On Wednesday night, Facebook chief executive Mark Zuckerberg announced the takeover, a radical move to protect his company’s status as the world’s dominant social service.

This figure is expected to reach 1bn within a few years, making WhatsApp one of the world’s biggest companies in terms of user numbers. However, its low fees – it charges users just 99 cents a year – and a promise not to add adverts have led to questions about whether WhatsApp can ever achieve the revenues to justify its valuation.

A host of companies are looking to cash in on the growing demand for Technology investments.

Twitter floated on the New York Stock Exchange in November, with the social network now valued at $30bn despite losses widening last year; King, the British games maker behind the phenomenally-successful Candy Crush Saga, has filed for a New York listing; and Snapchat, a photo-sharing app without any revenue, is believed to have rejected a $3bn bid from Facebook.

David Fuller's view -

“It’s like déjà-vu all over again”, as Yogi Berra said in another context. We saw it in the late 1990s with tech.  Alan Greenspan described it as “irrational exuberance”, before he was hounded into silence. 

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February 20 2014

Commentary by David Fuller

How to Save Water on Fracking

Here is a brief sample from this informative editorial by Bloomberg:

One way to minimize fracking's drain on fresh water is to substitute, as much as possible, water that's already been used to frack other wells. After fracking, 10 percent to 50 percent of the water flows back up through the oil or gas well and is typically disposed of through injection into deep wells, a practice that has been linked with minor but troubling earthquakes. If it is instead cleaned of chemical additives as well as metals and minerals from deep underground, it can be reused. Frackers can also use brackish water from aquifers or municipal and industrial wastewater. Some are even beginning to frack not with great quantities of water but with a foam that contains nitrogen, carbon dioxide and relatively small quantities of water. Some of these options even make fracking cheaper.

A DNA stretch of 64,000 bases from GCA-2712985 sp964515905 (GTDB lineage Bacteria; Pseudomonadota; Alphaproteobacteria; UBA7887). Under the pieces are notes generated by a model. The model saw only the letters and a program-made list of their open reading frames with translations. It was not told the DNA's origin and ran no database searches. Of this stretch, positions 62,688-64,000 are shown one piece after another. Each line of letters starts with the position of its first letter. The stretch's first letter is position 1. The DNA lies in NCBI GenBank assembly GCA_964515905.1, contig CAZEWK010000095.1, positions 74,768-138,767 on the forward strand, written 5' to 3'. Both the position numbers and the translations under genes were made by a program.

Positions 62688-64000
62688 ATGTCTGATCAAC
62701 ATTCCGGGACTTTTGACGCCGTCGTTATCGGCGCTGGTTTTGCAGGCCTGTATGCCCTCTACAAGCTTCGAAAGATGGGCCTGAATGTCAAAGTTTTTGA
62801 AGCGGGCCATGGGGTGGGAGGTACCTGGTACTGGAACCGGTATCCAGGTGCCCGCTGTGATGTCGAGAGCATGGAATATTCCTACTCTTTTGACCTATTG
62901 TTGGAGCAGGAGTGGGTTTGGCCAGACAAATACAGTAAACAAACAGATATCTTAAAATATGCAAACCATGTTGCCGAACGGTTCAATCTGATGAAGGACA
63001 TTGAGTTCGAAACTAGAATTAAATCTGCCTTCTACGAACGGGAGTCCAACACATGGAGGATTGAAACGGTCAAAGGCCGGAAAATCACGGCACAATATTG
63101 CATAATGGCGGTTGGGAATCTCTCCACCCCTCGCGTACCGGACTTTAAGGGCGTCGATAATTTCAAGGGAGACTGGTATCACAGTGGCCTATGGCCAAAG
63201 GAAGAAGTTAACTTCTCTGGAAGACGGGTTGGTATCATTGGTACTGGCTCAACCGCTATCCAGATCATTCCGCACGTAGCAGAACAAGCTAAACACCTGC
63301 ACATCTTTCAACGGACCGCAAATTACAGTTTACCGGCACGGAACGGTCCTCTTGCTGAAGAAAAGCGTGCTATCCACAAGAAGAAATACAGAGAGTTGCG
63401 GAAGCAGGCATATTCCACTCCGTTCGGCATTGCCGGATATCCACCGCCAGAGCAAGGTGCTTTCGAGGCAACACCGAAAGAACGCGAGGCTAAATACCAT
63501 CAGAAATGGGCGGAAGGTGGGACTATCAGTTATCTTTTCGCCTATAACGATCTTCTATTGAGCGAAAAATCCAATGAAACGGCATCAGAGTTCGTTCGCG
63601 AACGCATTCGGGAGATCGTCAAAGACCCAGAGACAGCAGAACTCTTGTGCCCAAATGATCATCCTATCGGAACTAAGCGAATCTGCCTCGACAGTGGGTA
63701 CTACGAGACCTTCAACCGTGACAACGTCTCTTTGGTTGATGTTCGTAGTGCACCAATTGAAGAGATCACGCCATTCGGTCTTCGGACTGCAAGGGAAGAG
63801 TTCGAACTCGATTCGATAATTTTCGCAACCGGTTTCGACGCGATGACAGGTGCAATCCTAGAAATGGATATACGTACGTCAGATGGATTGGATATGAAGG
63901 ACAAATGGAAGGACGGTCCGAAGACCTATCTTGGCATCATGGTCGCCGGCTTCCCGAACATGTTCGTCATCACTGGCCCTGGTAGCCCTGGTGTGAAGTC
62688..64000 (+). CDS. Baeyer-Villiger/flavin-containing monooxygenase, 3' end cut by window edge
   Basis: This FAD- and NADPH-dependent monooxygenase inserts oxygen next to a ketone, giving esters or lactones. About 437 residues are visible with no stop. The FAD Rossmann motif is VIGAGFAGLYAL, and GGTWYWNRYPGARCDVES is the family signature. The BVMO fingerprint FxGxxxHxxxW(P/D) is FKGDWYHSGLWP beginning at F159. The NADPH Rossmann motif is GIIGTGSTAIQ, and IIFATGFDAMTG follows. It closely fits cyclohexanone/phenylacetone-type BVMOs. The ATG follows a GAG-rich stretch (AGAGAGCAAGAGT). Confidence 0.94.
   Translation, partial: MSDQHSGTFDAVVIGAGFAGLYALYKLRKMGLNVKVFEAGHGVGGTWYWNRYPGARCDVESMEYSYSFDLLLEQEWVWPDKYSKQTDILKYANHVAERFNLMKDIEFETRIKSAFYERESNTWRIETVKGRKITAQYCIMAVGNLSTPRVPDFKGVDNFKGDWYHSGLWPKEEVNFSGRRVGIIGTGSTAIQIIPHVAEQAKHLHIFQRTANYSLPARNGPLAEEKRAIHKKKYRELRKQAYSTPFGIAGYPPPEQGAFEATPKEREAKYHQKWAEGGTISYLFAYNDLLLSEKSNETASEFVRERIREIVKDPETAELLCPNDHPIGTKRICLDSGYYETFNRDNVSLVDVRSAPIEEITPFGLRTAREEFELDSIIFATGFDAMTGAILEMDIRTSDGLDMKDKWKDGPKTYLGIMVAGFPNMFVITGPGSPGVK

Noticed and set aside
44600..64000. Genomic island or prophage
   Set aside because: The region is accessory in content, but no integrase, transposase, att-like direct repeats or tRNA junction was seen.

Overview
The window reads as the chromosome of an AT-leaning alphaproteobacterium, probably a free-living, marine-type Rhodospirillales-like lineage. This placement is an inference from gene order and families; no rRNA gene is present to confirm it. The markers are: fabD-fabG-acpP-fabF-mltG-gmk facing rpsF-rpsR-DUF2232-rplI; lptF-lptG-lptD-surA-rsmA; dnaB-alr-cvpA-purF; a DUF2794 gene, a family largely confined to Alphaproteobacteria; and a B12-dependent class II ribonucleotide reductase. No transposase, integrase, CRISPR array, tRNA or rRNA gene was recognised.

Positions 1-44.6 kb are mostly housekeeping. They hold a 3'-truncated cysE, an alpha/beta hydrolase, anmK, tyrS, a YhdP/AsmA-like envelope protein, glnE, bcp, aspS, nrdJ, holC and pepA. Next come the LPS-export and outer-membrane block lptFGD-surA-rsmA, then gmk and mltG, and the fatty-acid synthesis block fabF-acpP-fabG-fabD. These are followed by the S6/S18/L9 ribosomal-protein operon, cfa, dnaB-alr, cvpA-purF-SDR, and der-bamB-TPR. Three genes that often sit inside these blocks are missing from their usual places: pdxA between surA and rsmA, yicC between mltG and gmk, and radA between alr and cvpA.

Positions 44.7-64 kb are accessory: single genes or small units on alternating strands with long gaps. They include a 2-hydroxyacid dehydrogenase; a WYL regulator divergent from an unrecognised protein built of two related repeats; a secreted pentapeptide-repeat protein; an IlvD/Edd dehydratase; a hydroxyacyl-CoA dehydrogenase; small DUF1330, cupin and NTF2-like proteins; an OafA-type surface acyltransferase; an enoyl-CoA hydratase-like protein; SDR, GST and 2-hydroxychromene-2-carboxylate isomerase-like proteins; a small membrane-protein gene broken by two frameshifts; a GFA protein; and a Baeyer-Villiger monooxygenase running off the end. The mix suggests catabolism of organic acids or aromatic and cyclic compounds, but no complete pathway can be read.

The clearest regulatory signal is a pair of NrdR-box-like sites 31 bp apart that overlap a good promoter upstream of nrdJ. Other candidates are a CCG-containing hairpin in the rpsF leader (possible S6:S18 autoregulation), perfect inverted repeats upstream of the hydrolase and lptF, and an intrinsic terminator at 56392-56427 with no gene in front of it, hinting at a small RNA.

Regulators need to ensure these alternative practices are consistently adopted. Pennsylvania has the right approach. Before withdrawing water in that state, drillers must win approval for a water-use plan that discloses how much water a well will use, from where and what effect that will have on local sources. To be approved, these plans must include wastewater recycling.

David Fuller's view -

The unconventional production of oil and particularly natural gas from fracking is another area where US Technology - in this one instance largely shared by Canada - is streaking away from the rest of the world.  Bloomberg’s editorial confirms that fracking Technology continues to develop at a rapid pace.  This is extremely beneficial for the US economy which has much lower energy costs than any other large developed country.  Consequently, manufacturing industries are moving to the US, reversing the trend of earlier decades since the 1980s.

The US is also producing fewer CO2 emissions thanks to the surging consumption of its own natural gas.  Additionally, it also kept a number of its nuclear power stations open and is also becoming a leader in new nuclear Technology.  It is also benefiting from the technological advances which are boosting the efficiency of solar energy. 

Other developed countries are also utilising solar power, but mostly after weakening their economies by prematurely closing nuclear power stations and investing heavily in inefficient wind farms which are proving to be deeply unpopular.  These countries continue to resist fracking, either because they lack the Technology or are on record for their opposition to fossil fuels.  Ironically, they have to burn more coal – the biggest pollutant of all – because their green technologies are far from being consistent sources of energy.  

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February 12 2014

Commentary by David Fuller

Email of the day 1

On household inflation

“Thank you for posting Tim Price's latest letter.

“This passage quoted from James Grant was a bit of a jaw dropper:

"I submit that in a world of technological wonder, prices ought to be weakening: it costs less to buy things because it costs less to make them."